I remember, shortly after my husband was diagnosed with Pulmonary Fibrosis he said to me,
"I have an idea. Let's just go along with our lives as we always have and pretend that this (diagnosis) never happened."
"That's fine in theory." I said.
"I wouldn't mind trying that, although how long do you think that will work?"
We then had a long discussion about the pros and cons of denial. As though denial is something we could "decide" to do. Which is kind of ironic considering the discussion alone meant we were accepting what has occurred. Throughout his illness, we both experienced different levels of denial. Within the months that followed, he would toss and turn in his sleep and the next day, I would ask him if he remembered what his dreams were about.
"I was dreaming about being on the truck." Or, "I was at work." Was his usual response.
Months later, when he was unable to walk or leave his bed -it was my turn. At night, I always dreamt about he and I holding hands and walking. The dreams were so strong that when awaking, I would have to stifle my sobs, so that he would not hear them.
Even up to the few days prior to his passing I lived in a world of denial, while he, on the other hand, seemed to have come to a strange level of acceptance.
He would say to me, "When I am gone, please take care of yourself. Do not just settle for someone new. You deserve the best."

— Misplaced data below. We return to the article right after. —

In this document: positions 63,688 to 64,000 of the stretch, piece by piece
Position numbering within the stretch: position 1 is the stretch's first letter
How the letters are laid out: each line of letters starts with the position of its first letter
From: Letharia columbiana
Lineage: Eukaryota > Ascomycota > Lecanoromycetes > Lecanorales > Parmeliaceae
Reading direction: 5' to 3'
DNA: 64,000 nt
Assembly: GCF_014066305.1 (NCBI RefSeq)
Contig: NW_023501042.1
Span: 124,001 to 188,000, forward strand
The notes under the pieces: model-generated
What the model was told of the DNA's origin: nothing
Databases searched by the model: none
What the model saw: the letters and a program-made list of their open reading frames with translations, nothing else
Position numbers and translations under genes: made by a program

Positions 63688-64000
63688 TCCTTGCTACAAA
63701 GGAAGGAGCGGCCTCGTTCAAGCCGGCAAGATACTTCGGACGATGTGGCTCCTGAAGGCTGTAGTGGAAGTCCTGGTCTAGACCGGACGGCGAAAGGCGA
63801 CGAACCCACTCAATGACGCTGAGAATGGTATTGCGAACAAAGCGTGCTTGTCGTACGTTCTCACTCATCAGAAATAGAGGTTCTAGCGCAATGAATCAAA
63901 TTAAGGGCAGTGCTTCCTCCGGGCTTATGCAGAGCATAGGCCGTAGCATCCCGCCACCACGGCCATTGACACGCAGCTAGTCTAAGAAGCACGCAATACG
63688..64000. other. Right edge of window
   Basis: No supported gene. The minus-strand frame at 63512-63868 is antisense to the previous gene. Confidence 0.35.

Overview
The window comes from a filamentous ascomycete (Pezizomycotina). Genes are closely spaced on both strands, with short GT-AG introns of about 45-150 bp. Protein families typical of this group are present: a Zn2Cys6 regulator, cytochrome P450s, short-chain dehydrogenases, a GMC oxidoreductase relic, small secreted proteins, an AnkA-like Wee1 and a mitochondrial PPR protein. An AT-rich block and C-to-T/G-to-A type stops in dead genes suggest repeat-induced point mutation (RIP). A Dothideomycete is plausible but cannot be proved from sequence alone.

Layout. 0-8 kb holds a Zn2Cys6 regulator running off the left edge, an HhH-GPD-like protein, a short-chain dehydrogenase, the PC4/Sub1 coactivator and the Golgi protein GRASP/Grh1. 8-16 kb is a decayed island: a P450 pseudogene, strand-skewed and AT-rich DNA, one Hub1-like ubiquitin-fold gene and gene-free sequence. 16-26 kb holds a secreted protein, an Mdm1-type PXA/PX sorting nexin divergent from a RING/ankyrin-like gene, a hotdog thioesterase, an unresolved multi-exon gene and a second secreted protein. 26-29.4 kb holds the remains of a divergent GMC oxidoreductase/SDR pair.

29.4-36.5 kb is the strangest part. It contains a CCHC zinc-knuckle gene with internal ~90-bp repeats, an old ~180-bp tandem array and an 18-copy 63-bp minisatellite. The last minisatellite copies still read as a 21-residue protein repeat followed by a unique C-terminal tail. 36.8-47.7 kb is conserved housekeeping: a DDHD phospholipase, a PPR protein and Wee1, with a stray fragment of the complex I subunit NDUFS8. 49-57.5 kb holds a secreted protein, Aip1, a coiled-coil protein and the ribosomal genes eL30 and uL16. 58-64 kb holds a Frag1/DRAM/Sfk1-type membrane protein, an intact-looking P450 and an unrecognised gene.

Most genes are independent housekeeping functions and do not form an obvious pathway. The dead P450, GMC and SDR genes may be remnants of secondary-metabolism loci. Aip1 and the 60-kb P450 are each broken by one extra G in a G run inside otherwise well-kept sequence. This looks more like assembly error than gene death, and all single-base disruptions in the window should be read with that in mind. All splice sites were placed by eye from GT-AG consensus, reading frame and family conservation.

Meanwhile, I would say to him, "You can't die just yet, we haven't taken care of such and such...."
I did not do the proper thing that most caregivers should do, giving him permission to go.
I never did grant that to him. It was a very selfish thing on my part and I knew it, but I just couldn't tell him it was okay to leave me.
The whole time I took care of his everyday needs and with my own two-eyes saw his strength leaving him. We even discussed his wishes for after he was gone. In advance, I went through the proper channels of arranging all of these things, just as though I was scratching off a list in my day planner. Yet, I was in denial that there would ever be a time when he would physically leave me.
My hubby died in my arms and I literally saw the light leave his eyes.
But, I was surprised. It took me off-guard. Now, I wander around the house looking for him.
I rush up the stairs to tell him about my day.
I turn corners and expect to see him.
I call his cell phone to ask, "What time will you be home?"